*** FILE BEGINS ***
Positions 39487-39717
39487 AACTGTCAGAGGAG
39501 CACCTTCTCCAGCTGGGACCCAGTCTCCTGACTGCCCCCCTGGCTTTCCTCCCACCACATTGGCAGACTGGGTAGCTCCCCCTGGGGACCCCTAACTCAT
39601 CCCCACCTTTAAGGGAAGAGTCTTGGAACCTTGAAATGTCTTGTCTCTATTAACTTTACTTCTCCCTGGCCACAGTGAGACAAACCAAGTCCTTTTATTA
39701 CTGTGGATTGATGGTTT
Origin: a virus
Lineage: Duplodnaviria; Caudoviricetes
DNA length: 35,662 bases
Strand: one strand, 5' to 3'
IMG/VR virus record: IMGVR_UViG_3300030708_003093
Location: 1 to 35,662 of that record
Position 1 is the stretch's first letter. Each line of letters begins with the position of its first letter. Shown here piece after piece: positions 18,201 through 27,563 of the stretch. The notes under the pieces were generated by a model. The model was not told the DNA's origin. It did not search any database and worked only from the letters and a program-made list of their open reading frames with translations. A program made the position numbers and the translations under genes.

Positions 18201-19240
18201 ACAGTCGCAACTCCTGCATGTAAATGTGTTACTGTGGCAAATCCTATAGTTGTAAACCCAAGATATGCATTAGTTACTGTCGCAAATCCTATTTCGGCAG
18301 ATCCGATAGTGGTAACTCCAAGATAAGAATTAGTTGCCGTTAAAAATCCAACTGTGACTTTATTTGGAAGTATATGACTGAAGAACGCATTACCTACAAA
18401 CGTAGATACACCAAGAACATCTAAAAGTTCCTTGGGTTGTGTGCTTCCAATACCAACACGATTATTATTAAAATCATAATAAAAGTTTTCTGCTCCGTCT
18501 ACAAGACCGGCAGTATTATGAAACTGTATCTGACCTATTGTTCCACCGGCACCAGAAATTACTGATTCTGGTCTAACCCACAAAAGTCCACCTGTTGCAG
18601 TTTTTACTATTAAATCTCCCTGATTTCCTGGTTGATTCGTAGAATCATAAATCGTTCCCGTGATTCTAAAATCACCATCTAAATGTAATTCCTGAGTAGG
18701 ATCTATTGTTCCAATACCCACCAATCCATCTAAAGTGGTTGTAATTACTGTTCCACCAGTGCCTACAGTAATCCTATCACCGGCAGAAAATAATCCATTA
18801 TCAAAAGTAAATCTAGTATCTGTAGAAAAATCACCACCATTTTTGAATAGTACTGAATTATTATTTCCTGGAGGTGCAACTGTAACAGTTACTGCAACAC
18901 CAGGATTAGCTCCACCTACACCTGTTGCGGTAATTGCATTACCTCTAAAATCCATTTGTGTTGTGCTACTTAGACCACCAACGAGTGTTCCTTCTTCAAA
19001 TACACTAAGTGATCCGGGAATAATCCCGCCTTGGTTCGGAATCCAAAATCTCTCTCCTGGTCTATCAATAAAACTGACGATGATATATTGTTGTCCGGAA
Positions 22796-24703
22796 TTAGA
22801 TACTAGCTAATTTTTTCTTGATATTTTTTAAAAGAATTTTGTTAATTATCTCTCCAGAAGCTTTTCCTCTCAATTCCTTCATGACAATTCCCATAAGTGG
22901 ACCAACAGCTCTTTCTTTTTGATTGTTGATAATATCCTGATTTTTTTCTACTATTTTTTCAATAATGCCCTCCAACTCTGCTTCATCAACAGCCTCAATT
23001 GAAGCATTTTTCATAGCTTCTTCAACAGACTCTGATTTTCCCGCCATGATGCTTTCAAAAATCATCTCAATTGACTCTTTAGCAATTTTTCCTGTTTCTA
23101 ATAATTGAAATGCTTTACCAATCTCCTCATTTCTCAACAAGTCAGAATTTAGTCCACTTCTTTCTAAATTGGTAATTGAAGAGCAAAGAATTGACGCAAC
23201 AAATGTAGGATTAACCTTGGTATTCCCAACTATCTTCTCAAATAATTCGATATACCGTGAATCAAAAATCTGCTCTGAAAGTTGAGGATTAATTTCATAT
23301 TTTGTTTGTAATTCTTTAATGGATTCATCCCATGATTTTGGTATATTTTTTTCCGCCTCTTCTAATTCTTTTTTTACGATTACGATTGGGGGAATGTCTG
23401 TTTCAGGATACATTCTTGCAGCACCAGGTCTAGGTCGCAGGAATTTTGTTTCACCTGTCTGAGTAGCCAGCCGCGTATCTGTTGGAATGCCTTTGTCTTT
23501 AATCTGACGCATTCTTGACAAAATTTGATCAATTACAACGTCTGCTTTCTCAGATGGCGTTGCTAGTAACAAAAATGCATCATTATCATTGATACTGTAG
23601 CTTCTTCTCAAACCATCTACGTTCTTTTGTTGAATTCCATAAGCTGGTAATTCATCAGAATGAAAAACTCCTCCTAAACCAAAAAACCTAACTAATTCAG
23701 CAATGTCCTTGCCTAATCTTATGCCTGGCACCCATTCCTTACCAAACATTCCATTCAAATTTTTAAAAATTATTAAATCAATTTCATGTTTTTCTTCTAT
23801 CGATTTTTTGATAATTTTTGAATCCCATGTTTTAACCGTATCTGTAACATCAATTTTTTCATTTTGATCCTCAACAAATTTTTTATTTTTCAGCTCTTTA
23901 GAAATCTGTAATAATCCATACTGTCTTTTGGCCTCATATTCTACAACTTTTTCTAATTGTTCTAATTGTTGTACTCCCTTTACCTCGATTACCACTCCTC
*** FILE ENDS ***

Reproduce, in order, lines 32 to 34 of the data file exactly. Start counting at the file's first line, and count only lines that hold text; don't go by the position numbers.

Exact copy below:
23501 AATCTGACGCATTCTTGACAAAATTTGATCAATTACAACGTCTGCTTTCTCAGATGGCGTTGCTAGTAACAAAAATGCATCATTATCATTGATACTGTAG
23601 CTTCTTCTCAAACCATCTACGTTCTTTTGTTGAATTCCATAAGCTGGTAATTCATCAGAATGAAAAACTCCTCCTAAACCAAAAAACCTAACTAATTCAG
23701 CAATGTCCTTGCCTAATCTTATGCCTGGCACCCATTCCTTACCAAACATTCCATTCAAATTTTTAAAAATTATTAAATCAATTTCATGTTTTTCTTCTAT